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Robin Hilton

Robin Hilton is the producer and co-host for the popular NPR Music show All Songs Considered.

In addition to his work on All Songs, Hilton curates NPR Music's First Listen series, a weekly showcase of select albums you can read about and hear in their entirety before they're officially released.

Prior to joining NPR in 2000, Hilton co-founded Small Good Thing Productions, a non-profit production company for independent film, radio and music in Athens, GA.

Hilton lived and worked in Japan as an interpreter for the government, and taught English as a second language to junior high school students.

From 1989 to 1996, Hilton worked for NPR member stations KANU and WUGA as a senior producer and assistant news director and was a long-time contributing reporter to NPR's daily news programs All Things Considered and Morning Edition.

Hilton is also a multi-instrumentalist and composer. His original scores have appeared in work from National Geographic, Center Stage and in films, including the documentary Open Secret. Hilton also arranged and performed the theme for NPR's Weekend All Things Considered. You can hear more of his music here.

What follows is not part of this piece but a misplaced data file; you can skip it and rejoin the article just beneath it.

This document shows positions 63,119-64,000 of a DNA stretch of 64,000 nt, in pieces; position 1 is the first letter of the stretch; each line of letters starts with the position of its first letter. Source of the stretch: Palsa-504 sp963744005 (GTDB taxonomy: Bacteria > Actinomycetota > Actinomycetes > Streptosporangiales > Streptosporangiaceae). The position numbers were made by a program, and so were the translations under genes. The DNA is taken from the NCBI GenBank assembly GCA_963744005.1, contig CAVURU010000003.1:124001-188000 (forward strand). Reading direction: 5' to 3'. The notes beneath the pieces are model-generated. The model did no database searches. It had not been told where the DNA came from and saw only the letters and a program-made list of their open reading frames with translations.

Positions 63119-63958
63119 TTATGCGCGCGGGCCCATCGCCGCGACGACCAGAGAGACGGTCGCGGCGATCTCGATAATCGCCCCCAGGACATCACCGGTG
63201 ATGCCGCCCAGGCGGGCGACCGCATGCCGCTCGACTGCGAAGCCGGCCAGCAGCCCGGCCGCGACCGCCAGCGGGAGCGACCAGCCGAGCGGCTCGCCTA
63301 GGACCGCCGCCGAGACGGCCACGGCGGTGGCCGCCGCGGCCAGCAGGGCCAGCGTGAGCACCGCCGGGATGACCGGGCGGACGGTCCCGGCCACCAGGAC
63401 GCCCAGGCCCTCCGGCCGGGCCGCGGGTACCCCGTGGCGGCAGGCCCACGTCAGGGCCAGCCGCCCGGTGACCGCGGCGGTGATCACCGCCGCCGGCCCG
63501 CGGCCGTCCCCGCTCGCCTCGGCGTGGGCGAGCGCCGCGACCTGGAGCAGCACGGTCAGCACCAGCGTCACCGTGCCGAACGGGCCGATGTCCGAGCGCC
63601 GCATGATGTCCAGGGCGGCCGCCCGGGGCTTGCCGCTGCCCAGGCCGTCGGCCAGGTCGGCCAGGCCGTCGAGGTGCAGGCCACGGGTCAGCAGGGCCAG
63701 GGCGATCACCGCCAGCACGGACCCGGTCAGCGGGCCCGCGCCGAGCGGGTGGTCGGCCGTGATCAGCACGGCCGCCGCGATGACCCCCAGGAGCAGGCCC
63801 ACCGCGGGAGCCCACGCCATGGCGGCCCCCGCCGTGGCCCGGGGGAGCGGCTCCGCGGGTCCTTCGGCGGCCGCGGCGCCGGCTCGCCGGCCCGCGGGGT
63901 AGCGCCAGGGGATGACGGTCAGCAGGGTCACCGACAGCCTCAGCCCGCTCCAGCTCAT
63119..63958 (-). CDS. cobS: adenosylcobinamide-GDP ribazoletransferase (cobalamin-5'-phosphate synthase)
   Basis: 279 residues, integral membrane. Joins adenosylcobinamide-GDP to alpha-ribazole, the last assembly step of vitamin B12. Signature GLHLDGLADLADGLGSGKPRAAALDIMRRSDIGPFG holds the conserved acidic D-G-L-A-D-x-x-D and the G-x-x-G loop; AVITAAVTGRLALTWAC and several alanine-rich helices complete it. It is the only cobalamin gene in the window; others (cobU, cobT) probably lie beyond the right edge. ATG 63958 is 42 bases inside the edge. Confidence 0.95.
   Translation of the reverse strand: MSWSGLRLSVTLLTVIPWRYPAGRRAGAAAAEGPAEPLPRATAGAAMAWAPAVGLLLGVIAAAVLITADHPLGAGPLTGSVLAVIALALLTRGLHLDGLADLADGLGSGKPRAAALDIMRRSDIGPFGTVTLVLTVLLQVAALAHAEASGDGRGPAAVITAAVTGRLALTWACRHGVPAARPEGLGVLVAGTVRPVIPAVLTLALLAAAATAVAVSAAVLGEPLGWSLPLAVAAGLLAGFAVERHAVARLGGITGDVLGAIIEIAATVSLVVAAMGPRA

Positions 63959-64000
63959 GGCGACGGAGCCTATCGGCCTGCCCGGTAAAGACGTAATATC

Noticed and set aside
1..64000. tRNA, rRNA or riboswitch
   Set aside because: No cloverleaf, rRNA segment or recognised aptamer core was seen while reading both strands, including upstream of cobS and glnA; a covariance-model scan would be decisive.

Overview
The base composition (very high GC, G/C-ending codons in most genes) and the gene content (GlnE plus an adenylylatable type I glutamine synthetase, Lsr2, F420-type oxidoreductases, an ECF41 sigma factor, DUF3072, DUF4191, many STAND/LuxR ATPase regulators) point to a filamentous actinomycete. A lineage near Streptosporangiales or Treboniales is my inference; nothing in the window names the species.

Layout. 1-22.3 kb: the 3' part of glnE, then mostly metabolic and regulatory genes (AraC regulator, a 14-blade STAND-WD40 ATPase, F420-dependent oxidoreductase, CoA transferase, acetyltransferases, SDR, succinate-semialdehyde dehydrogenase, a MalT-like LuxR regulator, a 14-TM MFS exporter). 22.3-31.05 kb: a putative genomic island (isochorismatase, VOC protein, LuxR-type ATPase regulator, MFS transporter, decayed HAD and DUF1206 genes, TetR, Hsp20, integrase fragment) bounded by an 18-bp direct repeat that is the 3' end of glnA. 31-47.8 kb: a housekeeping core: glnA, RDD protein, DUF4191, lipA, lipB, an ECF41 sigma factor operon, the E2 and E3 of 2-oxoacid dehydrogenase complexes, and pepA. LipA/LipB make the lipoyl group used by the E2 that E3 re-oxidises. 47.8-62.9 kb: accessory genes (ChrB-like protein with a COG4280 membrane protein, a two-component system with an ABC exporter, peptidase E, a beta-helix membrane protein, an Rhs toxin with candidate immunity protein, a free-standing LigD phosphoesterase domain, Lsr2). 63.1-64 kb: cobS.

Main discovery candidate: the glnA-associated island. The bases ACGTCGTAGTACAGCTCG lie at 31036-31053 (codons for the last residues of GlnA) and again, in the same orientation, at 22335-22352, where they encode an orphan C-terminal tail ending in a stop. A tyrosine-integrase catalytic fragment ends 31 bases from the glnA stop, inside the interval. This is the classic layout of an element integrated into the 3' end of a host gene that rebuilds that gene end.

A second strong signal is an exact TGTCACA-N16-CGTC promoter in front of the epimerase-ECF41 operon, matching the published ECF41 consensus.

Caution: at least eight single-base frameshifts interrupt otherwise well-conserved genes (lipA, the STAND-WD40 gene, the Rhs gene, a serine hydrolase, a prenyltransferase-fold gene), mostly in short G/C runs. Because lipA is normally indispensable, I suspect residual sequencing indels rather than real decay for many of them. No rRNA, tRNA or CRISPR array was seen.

Along the way, Hilton worked as an emergency room orderly, a blackjack dealer and a fruitcake factory assembly lineman.

Singer Kevin Morby is back with a followup to last year's much beloved full-length Singing Saw. The new album is called City Music and is due out June 16 on Dead Oceans. Morby has also shared the record's first single and lyric video, the moody and transfixing "Come To Me Now."

This year marks the 20th anniversary of what many consider Elliott Smith's best album, Either/Or. To mark the occasion, Kill Rock Stars is releasing an expanded version of the late singer's record, with remastered versions of the original songs, live recordings and previously unreleased bonus tracks.

When Bob Boilen and I sat down to record this week's podcast, we were a little bleary-eyed after staying up late the night before to see the The Flaming Lips' show at the 9:30 Club here in Washington, D.C. But — between the band's confetti cannons, laser light show and the electric, rainbow-colored unicorn that frontman Wayne Coyne rode into the audience (I'm not making that up) — it was well worth the loss of sleep.

It's been nearly six years since the Fleet Foxes released any new music. But Tuesday morning the group announced it's got a new album coming in the spring called Crack-Up. In making the announcement, frontman Robin Pecknold shared a lyric video for a nearly nine-minute song called "Third of May / Ōdaigahara."